The longer-term but equally predictable result will be to hasten the end of liberal democracy in Europe, albeit along different paths. The crisis will prompt local responses. Islamic terrorism has already created security states throughout Europe, with close surveillance and militarized policing. Already overwhelmed, these will necessarily expand further.

Right wing parties and movements are growing everywhere, from Marine Le Pen’s still not yet respectable National Front in France, to Hungarian autocrat Victor Orban’s Fidesz party, to far uglier ones like Hungary’s racial nationalist and antisemitic Jobbik party. Right wing politics, based in part on defense of local Christian heritage, will likely ascend in Eastern Europe, be frozen out in Scandinavia, and have a fair shot at success in France. Outright fascism will also be boosted.

More interesting are left wing parties, particularly Britain’s Labour Party, a prime example of the “red-green alliance” between socialists, communists and Islamists in which each side sees the other as useful idiots. These parties too have made gains across Europe. Most support migration, seeing among other things a means to further dissolve hated national cultures with a new wave of dependents and future voters.

However long the masquerade of European democracy remains intact, politics will bring these parties into coalitions, pander to migrants as new voters, and be translated into policies. And above it all will be continued expansion of the anti-democracy of the European Union itself, uncontrolled and unaccountable to any electorate, which will bask in the redivision of the continent into “good Europe” and “bad Europe.”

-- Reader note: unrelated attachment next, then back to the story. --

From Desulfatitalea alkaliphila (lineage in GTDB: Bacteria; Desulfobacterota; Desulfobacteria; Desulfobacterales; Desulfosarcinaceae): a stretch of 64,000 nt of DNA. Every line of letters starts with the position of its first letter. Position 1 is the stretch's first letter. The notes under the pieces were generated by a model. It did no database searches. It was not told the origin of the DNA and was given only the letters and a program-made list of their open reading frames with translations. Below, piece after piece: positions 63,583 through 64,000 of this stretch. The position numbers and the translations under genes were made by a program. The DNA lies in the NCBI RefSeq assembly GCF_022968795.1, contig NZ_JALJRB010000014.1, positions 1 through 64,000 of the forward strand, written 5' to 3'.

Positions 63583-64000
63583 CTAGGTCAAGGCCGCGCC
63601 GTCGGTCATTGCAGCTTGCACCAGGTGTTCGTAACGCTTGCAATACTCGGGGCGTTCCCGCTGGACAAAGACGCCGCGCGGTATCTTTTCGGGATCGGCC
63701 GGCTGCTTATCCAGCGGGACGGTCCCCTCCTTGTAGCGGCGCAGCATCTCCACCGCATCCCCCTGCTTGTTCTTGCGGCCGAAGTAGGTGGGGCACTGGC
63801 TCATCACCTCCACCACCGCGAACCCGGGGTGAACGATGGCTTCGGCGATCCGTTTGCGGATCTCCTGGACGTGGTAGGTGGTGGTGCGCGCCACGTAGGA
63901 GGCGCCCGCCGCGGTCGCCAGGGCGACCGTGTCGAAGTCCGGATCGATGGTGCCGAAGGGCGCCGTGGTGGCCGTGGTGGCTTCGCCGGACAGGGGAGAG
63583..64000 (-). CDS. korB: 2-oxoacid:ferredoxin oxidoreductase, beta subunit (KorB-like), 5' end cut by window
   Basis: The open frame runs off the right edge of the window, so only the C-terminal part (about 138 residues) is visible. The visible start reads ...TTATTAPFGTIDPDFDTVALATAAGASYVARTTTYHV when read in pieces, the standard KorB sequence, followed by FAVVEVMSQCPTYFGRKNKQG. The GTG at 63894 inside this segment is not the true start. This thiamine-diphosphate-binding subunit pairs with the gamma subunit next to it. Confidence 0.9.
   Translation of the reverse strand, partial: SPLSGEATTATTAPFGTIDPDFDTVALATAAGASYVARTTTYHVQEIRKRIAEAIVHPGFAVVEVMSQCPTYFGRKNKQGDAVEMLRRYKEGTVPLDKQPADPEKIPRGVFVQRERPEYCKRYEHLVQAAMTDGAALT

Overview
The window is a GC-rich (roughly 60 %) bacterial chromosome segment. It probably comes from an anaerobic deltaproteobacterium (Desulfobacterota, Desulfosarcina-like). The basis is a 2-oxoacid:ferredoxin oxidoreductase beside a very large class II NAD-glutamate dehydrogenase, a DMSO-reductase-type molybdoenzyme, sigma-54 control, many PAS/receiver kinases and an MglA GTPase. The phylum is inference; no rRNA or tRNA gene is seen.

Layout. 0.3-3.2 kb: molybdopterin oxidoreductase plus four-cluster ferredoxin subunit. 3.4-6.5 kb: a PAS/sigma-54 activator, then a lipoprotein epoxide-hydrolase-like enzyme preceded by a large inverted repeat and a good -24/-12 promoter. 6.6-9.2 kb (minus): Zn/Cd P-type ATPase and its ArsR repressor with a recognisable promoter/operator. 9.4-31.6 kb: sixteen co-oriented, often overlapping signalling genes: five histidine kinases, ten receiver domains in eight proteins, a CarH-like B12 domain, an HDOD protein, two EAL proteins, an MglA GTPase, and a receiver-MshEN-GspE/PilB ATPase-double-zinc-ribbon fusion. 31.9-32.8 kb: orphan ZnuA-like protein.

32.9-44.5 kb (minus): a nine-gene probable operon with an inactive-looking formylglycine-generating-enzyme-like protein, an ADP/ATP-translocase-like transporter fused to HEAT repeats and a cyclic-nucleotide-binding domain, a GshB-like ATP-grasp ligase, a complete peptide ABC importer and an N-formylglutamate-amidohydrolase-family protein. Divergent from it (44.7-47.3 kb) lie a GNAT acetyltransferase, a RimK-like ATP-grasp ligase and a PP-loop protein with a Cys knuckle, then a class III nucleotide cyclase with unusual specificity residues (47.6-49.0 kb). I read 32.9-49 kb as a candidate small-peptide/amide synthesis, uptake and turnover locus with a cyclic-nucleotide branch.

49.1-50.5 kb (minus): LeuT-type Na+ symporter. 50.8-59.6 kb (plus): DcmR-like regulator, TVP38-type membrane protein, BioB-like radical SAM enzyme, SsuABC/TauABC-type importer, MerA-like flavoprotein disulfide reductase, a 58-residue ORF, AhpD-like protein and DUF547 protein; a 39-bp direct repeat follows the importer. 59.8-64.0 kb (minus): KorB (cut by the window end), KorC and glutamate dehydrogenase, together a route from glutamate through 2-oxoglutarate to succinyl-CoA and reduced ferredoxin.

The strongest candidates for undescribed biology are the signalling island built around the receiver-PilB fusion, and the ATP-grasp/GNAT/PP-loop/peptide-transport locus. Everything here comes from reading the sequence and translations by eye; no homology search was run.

Solving the Jewish Question in this way, a “democratic” transformation that finally converts the Jewish state into the Nazi one, will satisfy many Europeans and Muslims alike. Hostility towards Israel, now barely held in check, will come further into the open, directed first against Europe’s Jews. If current patterns hold, outmigration of Jews will only increase. This, too, will answer the continent’s Jewish Question.

In the aftermath of the 2015 Paris massacres, French Prime Minister Manuel Valls stated “There is no Europe without Jews.” That hypothesis will now be tested sooner rather than later.

About the Author
Alex Joffe is a historian and archaeologist. He is a Shillman-Ginsburg Fellow of the Middle East Forum.